Indians are fond of many fried snacks that satisfy their taste buds. Samosa is a typical Indian snack that is made of wheat flour and stuffed with various food stuffs. Usually, it is a triangular-shaped food, though in some places samosa is also given as a cone or half-moon shape. It is believed that samosa originated somewhere in the Middle East and gained popularity all over Asia and other continents. However, the crispy taste of this snack is now adored worldwide, which is proved by specifying September 5th as World Samosa Day.
Different types of fillings used in the samosa recipe
Samosa Recipe | Image Resource : shutterstock.com
- Normally, spicy and dry curry of potatoes is used as the common filling in samosa preparation. Onions, green chillies, coriander leaves, and several Indian spices are added to the boiled potatoes, for cooking this delicious filling. The crust of the samosa is also made tastier by adding ajwain, ghee and required amount of salt. This type of samosa is available in all sweet shops in India.
- When drily cooked noodles are filled inside a samosa, it is fondly labelled as Chinese samosa in many shops. It is considered to be better than potato samosa for diabetes patients, as potatoes are rich in carbohydrates and can increase blood sugar. On the other hand, noodle-lovers are fonder of this samosa.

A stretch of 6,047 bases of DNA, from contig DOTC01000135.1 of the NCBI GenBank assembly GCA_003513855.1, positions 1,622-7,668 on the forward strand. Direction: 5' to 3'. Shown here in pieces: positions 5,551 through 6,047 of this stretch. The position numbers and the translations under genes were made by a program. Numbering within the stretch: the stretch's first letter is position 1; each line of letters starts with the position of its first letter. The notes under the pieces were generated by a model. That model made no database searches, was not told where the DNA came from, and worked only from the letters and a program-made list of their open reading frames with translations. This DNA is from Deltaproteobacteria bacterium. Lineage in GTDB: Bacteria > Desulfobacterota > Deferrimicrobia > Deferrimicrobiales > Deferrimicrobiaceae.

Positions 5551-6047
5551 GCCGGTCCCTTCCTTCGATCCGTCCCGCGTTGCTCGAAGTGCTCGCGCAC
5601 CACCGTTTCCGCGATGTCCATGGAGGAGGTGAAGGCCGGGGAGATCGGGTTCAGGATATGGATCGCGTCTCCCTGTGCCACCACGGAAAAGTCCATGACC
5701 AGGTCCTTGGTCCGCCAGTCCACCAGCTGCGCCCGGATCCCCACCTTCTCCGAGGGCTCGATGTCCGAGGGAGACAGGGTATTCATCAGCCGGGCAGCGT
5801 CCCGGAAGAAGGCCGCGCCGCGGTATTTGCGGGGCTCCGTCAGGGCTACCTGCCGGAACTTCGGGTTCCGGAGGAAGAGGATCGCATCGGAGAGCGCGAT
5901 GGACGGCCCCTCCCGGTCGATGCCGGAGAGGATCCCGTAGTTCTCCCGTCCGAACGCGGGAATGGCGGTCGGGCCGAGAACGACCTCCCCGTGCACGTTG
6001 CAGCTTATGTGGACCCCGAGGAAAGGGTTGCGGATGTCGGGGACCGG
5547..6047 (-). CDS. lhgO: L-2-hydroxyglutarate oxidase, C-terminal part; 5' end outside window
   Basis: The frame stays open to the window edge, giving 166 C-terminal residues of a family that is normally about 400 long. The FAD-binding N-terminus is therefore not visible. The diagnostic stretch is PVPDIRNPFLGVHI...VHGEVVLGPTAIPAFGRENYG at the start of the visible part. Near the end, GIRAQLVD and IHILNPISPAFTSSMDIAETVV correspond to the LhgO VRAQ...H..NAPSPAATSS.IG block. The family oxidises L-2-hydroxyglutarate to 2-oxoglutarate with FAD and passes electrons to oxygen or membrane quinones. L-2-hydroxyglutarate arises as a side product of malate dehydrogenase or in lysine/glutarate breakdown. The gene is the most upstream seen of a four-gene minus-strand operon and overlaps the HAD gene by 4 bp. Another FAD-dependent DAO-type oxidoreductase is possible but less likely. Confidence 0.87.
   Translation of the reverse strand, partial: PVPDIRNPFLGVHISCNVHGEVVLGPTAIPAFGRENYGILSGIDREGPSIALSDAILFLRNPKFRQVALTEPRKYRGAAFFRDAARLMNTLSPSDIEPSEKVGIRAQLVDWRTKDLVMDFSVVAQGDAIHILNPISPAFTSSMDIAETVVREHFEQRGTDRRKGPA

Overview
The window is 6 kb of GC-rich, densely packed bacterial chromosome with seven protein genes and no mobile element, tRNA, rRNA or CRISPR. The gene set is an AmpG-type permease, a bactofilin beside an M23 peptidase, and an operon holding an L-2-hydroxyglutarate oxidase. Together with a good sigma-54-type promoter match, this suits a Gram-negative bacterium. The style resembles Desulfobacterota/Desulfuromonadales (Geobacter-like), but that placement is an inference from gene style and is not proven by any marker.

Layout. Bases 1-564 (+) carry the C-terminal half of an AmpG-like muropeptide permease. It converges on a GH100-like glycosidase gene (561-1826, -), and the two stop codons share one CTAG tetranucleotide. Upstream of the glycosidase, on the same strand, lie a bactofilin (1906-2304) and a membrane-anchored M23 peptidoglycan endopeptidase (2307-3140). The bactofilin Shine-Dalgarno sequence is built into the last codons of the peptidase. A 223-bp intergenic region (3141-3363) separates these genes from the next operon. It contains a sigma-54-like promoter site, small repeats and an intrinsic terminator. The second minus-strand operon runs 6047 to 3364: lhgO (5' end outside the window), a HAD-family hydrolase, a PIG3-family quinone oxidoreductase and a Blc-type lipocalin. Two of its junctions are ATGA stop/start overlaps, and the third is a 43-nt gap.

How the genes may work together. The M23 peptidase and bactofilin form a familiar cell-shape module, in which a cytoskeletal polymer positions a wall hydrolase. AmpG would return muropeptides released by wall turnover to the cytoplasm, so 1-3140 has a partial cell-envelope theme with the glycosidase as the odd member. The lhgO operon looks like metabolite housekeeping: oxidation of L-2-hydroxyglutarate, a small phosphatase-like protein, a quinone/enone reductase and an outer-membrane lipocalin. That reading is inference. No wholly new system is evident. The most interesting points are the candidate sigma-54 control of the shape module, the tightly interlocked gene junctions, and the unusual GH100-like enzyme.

- Gujarati people have invented a healthy variety of samosa. They cook green peas and coriander leaves with salt, lime juice and other spices to form the filling for this samosa. Due to only a few ingredients, this snack can be cooked in a very short time. People love the tangy taste of this samosa and also find it easier to digest.
- Some health-conscious people may have a problem eating this fried snack, due to the presence of lots of oil in it. They can switch to the baked samosa that can be filled with paneer or cottage cheese. It tastes a bit different from the traditional Indian samosa, due to its different cooking procedure but everyone loves it as well.
- People observing the Navratri festival often prepare samosa from the water chestnut, which is called Singhara in India. The flour obtained by grinding this fruit is used to form the crust of this samosa while the filling is formed with soaked Chironji that can be then cooked with various spices. This samosa recipe is very popular during the Navratri festivals, which also provide sufficient nourishments during those fasting days.
Now, people experiment with samosa recipe and include various ingredients to form innovative types of samosa. Many renowned chefs share new varieties of samosa, which can be more appetizing for all young and old. These snacks are also easy to cook and need quite simple food materials. However, all types of samosas are favourites of food-lovers, who crave for crispy snacks with their evening tea.